HERPANGINA
HERPES ZOSTER
herpangina
A throat infection caused
by
coxsackievirus.
Herpangina most com-
monly affects young children. The virus is
usually transmitted via infected droplets
coughed or sneezed into the air. Many
people harbour the virus but do not
have symptoms. Symptoms may include
fever, sore throat, headache, abdominal
discomfort, and muscular pains. The
throat becomes red and a few small
blisters appear, which enlarge and burst.
Symptoms usually clear up within a
week, without specific treatment
herpes
Any of a variety of conditions
characterized by an eruption of small,
usually painful, blisters on the skin. The
term usually refers to an infection with
the
herpes simplex
virus. Forms of this
virus are responsible for
cold sores
and
genital herpes (see
herpes, genital),
among other conditions.
A closely related virus, varicella-zoster,
is responsible for
2
other conditions in
which skin blisters are a feature:
chick-
enpox
and
herpes zoster
(shingles).
herpes, genital
A
sexually transmitted
infection
caused by
1
form of the
herpes
simplex
virus, known as HSV2. After an
incubation period of about a week, the
virus produces soreness, burning, itch-
ing, and small blisters in the genital area.
The blisters burst to leave small, painful
ulcers, which heal in 10-21 days. The
lymph nodes in the groin may become
enlarged and painful, and the person
may develop headache and fever.
Genital herpes cannot be cured, but
treatment can reduce the severity of
symptoms.
Antiviral drugs
such as
aci-
clovir
make the ulcers less painful and
also encourage healing. Other meas-
ures include taking
analgesic drugs
and
bathing with a salt solution.
Once the virus enters the body, it stays
there for the rest of the person's life. Re-
current attacks may occur, usually during
periods when the person is feeling run
down, anxious, or depressed, before men-
struation, or after sexual intercourse. The
virus can be spread to others through sex-
ual intercourse even when symptoms are
absent. Recurrent attacks tend to become
less frequent and less severe over time.
Genital herpes may be passed from a
pregnant woman to her baby during
delivery. If the virus can be detected in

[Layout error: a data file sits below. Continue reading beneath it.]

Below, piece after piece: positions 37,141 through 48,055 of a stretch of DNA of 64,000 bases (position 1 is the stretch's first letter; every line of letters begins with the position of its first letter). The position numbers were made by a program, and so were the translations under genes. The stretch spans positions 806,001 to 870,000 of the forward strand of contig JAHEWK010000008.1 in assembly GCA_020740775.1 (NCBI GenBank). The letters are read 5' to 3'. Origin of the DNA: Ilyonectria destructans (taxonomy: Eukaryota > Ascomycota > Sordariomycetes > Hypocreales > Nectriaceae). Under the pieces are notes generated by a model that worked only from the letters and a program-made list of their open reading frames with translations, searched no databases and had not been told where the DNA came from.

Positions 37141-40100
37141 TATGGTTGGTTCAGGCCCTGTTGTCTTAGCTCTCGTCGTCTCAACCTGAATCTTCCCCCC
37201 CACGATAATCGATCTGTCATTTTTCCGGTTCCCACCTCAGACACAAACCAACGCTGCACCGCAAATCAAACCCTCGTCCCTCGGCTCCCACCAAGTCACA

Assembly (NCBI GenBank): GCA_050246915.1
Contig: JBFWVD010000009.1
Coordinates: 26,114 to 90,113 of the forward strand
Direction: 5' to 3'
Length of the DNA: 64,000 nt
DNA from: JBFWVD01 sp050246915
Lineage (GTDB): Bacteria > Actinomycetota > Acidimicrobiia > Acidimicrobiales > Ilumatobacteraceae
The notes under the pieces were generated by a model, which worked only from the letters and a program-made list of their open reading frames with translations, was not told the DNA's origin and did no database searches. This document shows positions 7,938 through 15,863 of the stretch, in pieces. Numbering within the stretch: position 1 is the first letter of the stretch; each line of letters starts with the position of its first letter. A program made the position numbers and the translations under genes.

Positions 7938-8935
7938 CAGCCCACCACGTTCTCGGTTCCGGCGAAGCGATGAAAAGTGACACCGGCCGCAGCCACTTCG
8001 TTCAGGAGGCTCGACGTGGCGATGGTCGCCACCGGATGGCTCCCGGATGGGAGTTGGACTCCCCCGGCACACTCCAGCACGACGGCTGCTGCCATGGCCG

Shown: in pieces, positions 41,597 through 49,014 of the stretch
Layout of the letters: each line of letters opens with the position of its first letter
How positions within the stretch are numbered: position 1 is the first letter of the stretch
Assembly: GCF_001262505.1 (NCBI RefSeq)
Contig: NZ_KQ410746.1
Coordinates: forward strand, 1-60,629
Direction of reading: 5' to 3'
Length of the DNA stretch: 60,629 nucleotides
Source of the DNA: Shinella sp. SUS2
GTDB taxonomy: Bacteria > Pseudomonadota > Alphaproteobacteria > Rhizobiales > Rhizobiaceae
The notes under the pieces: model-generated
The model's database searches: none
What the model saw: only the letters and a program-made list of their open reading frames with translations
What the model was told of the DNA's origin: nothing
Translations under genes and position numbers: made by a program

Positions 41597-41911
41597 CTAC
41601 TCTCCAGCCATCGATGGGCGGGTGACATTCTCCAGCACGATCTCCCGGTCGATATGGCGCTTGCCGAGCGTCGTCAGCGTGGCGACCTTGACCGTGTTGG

vaginal swabs, delivery by
caesarean
section
is usually recommended.
herpes gestationis
A rare skin disor-
der of pregnant women that produces
crops of blisters on the legs and
abdomen. The cause is not known.
Severe herpes gestationis is treated
with
corticosteroid drugs
in tablet form
and may require hospital admission.
The disorder usually clears up com-
pletely after birth of the baby, but tends
to recur in subsequent pregnancies.
herpes simplex
A common viral infec-
tion, characterized by small, fluid-filled
blisters. Herpes simplex infections are
contagious
and usually spread by direct
contact. The virus has 2 forms, HSV1
(herpes simplex virus,
type
1
) and
HSV2 (herpes simplex virus, type 2).
Most people are infected with HSV1 at
some point in their lives, usually during
childhood. The initial infection may be
symptomless, or may cause a flu-like ill-
ness with mouth ulcers. Thereafter, the
virus remains dormant in nerve cells in
the facial area. In many people, the
virus is periodically reactivated, causing
cold sores
. Rarely, the virus infects the
fingers, causing a painful eruption called
a herpetic
whitlow
.
HSV1 may produce
eczema herpeticum (an extensive rash
of skin blisters) in a person with a pre-
existing skin disorder, such as
eczema
.
Eczema herpeticum may require hospi-
tal admission. If the virus gets into an
eye, it may cause
conjunctivitis
or a
cor-
neal ulcer
.
Rarely, HSV1 spreads to the
brain, leading to
encephalitis
. The virus
may cause a potentially fatal generalized
infection in a person with an
immuno-
deficiency disorder
or in someone taking
immunosuppressant drugs
. HSV2 is the
usual cause of sexually transmitted gen-
ital herpes (see
herpes, genital
).
Treatment of herpes simplex depends
on its type, site, and severity.
Antiviral
drugs
,
such as
aciclovir
,
may be helpful,
particularly if used early in an infection.
herpes zoster
An infection of the
nerves
supplying certain skin areas that is char-
acterized by a painful rash. Also called
shingles, herpes zoster is especially com-
mon among older people. It often affects
1
side of the body only. Sometimes the
H
281
previous page 279 BMA Illustrated Medical Dictionary read online next page 281 BMA Illustrated Medical Dictionary read online Home Toggle text on/off